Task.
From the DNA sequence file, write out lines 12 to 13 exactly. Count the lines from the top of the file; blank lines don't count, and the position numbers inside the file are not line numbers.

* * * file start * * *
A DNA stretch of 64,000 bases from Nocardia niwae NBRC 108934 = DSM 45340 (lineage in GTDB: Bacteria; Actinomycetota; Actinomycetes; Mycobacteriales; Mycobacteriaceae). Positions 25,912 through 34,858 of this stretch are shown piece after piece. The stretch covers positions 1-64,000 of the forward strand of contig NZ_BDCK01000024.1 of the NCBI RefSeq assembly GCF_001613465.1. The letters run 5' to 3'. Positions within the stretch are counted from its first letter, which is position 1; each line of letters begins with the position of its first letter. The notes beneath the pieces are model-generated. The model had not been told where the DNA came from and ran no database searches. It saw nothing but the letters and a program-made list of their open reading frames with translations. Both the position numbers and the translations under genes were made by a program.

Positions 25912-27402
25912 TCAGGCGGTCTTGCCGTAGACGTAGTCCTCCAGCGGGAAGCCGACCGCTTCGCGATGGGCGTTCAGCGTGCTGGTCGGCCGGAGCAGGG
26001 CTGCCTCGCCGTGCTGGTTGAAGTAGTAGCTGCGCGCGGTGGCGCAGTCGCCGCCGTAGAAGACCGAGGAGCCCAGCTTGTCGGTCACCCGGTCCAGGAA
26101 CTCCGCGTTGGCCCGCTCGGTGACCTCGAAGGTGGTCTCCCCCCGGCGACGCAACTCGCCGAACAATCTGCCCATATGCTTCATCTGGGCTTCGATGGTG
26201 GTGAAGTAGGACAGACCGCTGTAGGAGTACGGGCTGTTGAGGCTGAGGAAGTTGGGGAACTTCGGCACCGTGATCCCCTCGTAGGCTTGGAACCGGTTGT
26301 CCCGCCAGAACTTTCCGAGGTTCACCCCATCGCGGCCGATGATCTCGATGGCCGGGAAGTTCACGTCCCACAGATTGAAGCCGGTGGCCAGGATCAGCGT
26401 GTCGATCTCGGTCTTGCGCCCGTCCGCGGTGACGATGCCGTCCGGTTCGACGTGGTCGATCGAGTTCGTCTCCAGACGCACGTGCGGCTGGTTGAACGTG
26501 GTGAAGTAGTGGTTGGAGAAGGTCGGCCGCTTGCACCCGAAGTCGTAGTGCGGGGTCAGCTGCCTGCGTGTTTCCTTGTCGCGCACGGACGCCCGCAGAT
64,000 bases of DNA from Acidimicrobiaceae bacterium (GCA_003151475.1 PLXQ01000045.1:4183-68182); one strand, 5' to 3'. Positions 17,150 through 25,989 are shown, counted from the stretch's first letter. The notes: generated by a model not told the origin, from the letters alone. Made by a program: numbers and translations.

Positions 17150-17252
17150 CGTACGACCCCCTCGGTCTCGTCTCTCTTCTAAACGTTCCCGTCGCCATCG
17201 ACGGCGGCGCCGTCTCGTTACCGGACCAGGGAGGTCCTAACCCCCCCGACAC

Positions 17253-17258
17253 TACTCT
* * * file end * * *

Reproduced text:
17150 CGTACGACCCCCTCGGTCTCGTCTCTCTTCTAAACGTTCCCGTCGCCATCG
17201 ACGGCGGCGCCGTCTCGTTACCGGACCAGGGAGGTCCTAACCCCCCCGACAC